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 (bwä-lō′dĕ-prā-ō′), Nicolas 1636-1711.
French critic and poet whose Art of Poetry (1674), a treatise in verse, is a summation of the rules and conventions in French literature.


(bwɑˈloʊ dəˈpreɪ oʊ)

Nicolas, 1636–1711, French critic and poet.
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The attacks centered on Italian literature's general "bad taste" and its absence of the leading classical ideals of truth, wit and pure imitation of nature as set forth by Nicolas Boileau-Despreaux (1636-1711) and his 1674 L'Art poetique; Rene Rapin (1621-1687) and his 1674 Reflexions sur la poetique; and Dominique Bouhours (1628-1702) and his 1671 Entretiens d'Ariste et d'Eugene and his 1687 La Maniere de bien penser dans les ouvrages d'esprit.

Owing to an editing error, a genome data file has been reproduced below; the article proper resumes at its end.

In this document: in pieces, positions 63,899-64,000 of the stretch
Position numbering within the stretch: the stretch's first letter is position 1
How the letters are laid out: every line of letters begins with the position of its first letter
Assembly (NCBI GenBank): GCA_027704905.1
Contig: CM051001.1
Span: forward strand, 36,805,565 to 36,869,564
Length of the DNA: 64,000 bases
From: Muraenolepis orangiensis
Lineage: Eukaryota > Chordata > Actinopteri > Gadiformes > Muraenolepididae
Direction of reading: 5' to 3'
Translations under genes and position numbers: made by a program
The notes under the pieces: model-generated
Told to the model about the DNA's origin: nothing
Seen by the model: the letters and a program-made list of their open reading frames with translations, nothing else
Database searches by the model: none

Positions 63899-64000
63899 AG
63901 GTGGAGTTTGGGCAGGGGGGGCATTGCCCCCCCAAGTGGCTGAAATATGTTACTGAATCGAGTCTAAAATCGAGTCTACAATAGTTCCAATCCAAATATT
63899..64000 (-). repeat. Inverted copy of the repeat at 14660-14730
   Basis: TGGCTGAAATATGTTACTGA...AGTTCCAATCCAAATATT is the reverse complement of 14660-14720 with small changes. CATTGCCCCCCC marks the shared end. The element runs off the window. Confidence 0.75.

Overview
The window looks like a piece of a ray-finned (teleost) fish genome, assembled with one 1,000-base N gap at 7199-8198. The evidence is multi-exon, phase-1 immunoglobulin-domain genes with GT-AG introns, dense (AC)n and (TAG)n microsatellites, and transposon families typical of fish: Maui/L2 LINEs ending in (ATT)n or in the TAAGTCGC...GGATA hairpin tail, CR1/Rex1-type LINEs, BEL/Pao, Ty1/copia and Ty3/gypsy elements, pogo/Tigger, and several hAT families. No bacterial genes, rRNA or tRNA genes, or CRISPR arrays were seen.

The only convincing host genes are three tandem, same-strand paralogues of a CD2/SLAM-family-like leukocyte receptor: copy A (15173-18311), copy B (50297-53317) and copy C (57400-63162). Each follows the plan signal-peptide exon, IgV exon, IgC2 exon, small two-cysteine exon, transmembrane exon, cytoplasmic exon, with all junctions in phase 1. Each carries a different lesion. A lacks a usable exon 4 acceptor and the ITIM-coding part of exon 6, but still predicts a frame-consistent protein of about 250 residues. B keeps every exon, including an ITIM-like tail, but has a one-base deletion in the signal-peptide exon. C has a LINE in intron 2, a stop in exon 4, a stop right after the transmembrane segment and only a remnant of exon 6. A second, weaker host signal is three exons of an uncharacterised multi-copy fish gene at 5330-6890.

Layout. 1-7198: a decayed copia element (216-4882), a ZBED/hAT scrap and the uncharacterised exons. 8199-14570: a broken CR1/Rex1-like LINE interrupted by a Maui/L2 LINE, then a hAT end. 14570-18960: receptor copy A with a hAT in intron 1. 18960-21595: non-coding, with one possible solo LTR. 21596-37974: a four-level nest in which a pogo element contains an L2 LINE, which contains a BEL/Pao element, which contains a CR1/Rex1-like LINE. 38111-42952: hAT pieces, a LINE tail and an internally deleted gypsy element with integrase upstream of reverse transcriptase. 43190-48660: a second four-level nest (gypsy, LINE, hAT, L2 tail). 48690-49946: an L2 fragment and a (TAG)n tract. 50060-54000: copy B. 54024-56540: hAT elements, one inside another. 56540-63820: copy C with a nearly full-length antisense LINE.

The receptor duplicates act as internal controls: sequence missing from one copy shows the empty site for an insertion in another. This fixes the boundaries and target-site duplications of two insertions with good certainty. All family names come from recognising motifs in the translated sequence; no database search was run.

Nicolas Boileau-Despreaux was perhaps the most notable critic of the period.
Hacia finales del siglo XVII, precisamente en 1674, el texto de Longino es traducido al frances por Nicolas Boileau-Despreaux.
Boileau-Despreaux, Nicolas (1716), Traite du sublime ou du merveilleux dans le discours, en Oeuvres de Boileau, vol.
Irritated by Perrault's assertions, the poet and satirist Nicolas Boileau-Despreaux rose to object to the reading, but the erudit Peirre-Daniel Huet interrupted Boileau's protest, stating flatly, "Monsieur Despreaux, it seems to me this concerns us more than you" (161-162).
French poet Nicholas Boileau-Despreaux (1636-1711) once penned, "Every age has its pleasures, its style of wit, and its own ways.
Boileau, Nicolasalso known as Boileau-Despreaux (b.
His chief opponent in the controversy was Nicolas Boileau-Despreaux, who on the whole had the better of the argument.